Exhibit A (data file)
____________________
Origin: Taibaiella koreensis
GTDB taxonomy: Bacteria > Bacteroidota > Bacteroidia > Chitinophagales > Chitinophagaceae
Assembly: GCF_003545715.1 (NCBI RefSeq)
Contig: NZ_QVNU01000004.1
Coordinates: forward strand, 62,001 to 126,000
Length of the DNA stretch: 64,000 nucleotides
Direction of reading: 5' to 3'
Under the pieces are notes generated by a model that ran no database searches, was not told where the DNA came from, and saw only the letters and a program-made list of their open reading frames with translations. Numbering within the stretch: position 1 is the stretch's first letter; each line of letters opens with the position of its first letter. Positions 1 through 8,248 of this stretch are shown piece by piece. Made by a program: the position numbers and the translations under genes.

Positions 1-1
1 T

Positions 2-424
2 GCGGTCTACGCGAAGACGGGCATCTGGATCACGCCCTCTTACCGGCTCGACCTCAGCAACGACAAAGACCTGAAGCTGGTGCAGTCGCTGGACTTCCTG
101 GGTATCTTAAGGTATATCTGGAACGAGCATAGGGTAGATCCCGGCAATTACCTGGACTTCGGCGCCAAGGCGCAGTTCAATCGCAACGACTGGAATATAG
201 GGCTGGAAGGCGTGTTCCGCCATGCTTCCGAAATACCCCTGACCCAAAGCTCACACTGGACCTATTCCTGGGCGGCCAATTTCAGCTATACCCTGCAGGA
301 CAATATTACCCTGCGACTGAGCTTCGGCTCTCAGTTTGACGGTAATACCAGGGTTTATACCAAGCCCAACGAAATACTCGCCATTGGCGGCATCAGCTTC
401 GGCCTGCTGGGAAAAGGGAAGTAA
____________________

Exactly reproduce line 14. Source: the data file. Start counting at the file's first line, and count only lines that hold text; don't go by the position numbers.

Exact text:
201 GGCTGGAAGGCGTGTTCCGCCATGCTTCCGAAATACCCCTGACCCAAAGCTCACACTGGACCTATTCCTGGGCGGCCAATTTCAGCTATACCCTGCAGGA